Sunday, August 24, 2014


Label: Incus Records – 17
Format: Vinyl, LP, Album - Country: UK / Released: 1976
Style: Free Improvisation
Side A recorded in mono in London on 4 July 1969.
Side B recorded in stereo in London on 18 June 1970.
Painting – Jamie Muir
Producer [Post Production] – John Hadden
Recorded By – Bob Woolford (tracks: 5, 6)

The back cover features a quote from 'The Wellsprings of Music' by Curt Sachs.

A1 - Pointing . . . 7:10
A2 - Untitled 3 . . . 6:32
A3 - Untitled 4 . . . 4:10
A4 - Bedrest . . . 7:38
B1 - Its Tongue Trapped To The Rock By A Limpet, The Water Rat Succumbed To The Incoming Tide . . . 8:55
B2 - In The Victim's Absence . . . 10:35

Derek Bailey – guitar
Evan Parker – soprano saxophone, autoharp [amplified]
Hugh Davies – electronics [live], organ
Jamie Muir – percussion, painting

This LP covers the historic beginnings of the British free music scene and its founding fathers: Derek Bailey, Evan Parker, Hugh Davies, and future King Crimson drummer Jamie Muir. These recordings come off amazingly well, considering the first four were recorded in mono. And while there are six pieces here, it's almost impossible to talk about them as separate entities, since what was at work in the group consciousness was to create a free jazz music in the U.K. that was distinct from what was happening in America and elsewhere in Europe at the time. Therefore in the brave spirit of rabid experimentation and oh so serious creative spirit, we have an amalgam of recordings that suggest the future of a free music that turned out very differently than its origins suggest. This collective is exactly that; none of these players -- especially not Parker or Bailey -- had developed into the kinds of soloists that they are today, not only in terms of technical expertise, but in terms of vision. What one can hear in the bravado here is indecision, misdirection, and wrongheaded musical obfuscation that proved to be liberating obstacles in the long run. The one constant here, the thread, if you will, is the sense of dynamics that became the trademark of the new music and has remained ever since. This is a document that does sound dated, but only in a way that tells a story. It's is a necessary addition to anyone's library who is interested in improvised music.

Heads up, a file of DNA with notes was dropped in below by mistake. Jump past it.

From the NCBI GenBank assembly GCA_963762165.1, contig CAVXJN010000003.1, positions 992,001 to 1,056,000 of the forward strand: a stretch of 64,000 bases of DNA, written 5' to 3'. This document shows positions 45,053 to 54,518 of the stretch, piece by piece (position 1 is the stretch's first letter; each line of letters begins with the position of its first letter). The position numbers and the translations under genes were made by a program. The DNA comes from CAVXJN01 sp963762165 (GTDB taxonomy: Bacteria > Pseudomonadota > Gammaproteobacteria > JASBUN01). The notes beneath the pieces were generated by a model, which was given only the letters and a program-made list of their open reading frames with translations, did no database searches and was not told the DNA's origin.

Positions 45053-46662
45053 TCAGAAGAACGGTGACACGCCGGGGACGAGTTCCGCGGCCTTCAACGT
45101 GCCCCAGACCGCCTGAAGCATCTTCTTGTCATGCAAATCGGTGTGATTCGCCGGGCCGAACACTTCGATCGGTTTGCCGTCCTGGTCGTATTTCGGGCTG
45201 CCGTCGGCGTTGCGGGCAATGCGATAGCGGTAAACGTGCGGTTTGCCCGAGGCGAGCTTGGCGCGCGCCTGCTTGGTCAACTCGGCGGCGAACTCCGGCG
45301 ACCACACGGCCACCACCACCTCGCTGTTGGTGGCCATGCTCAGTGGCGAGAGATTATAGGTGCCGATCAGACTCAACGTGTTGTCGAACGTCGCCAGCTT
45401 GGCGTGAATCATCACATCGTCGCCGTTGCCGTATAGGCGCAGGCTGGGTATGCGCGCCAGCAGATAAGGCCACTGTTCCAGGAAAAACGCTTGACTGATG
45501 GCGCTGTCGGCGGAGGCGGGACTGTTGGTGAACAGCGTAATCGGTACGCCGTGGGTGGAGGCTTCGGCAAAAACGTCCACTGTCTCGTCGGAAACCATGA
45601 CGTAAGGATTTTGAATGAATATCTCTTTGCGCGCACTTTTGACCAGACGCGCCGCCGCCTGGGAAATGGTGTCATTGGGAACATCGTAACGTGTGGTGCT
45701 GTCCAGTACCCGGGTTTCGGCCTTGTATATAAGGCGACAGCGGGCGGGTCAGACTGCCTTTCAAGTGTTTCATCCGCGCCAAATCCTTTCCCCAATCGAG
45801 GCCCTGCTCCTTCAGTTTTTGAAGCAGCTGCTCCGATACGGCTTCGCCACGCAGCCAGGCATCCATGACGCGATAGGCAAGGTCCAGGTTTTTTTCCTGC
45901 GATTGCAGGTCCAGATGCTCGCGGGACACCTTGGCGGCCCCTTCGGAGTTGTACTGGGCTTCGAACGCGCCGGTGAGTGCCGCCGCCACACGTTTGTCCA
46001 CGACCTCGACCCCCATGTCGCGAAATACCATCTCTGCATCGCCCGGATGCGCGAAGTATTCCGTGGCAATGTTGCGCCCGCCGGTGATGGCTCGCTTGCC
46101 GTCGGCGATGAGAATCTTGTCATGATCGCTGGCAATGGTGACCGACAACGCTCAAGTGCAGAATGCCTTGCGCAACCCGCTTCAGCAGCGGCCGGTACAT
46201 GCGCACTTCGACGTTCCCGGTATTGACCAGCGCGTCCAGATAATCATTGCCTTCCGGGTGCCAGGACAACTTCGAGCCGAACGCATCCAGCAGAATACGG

If you find it, buy this album!


  1. This comment has been removed by the author.

    1. THE MUSIC IMPROVISATION COMPANY - 1968-1971 (LP-1976)
      Vinyl Rip/FLAC+Artwork


  2. I think Thom Jurek's review is quite wrong - to say it politely.
    "What one can hear in the bravado here is indecision, misdirection, and wrongheaded musical obfuscation that proved to be liberating obstacles in the long run..." - I would say that they make concise decisions which turn out quite intriguing. Of course the rules in this music are quite different than for recordings as f.e. "Challenge", "Withdrawal", "Springboard" or even "Karyobin".
    Maybe it wasn't as refined as their collaborative or individual contributions for their chosen field of music. But to say that the music is a "wrongheaded musical obfuscation" is rather misleading. IMHO

    Should this music appeal to you - I've posted the second release over at Inconstant Sol >

    1. In any case, well you noticed onx. I also agree with you, maybe it comes a bit clumsy terms by T. J., but you will agree, everyone is entitled to their own opinion. Anyway, today's very difficult to find any decent criticism when it comes to certain sensitive topics. Can you just imagine how this sounded in some distant year 1968?!

    2. I would imagine that the music of MIC was really adventerous for most ears in 1968. But this seems to be still the case in 2014.
      And of course is everyone free to has his own - and different - opinion than mine. I had the feeling that Mr. Jurek presents "his opinion as the only truth" as -Otto- has written below.
      I prefer criticism which has a more positive attutude towards its subject. I don't mean to suggest 'throwing sugar' - but why eaxmine f.e. some music one dislikes - maybe it is more rewarding to support - with proper criticism - sounds which are in general sympathetic to ones ear.

  3. Thanks for the FLAC, Vitko, and thanks to onxidlib for the matching post on ics. I also agree that Mr. TJ often comes across as someone who likes to present his opinion as the only truth. We need not agree, though.

  4. THANK-YOU so much for all your posts

  5. a marvelous recording...thank you...

  6. Hi Vitko, please could you repost this, i missed this because firedrive never worked for me, thanks

  7. Replies
    1. Thank you very much Vitko, very much appreciated

  8. Thank you, -Otto-.
    How did you know?

    1. The generic and completely unspecific "praise" (nothing specific about the blog post nor your blog in general) plus the scam-link that followed.

    2. I didn't even pay attention, thanks again.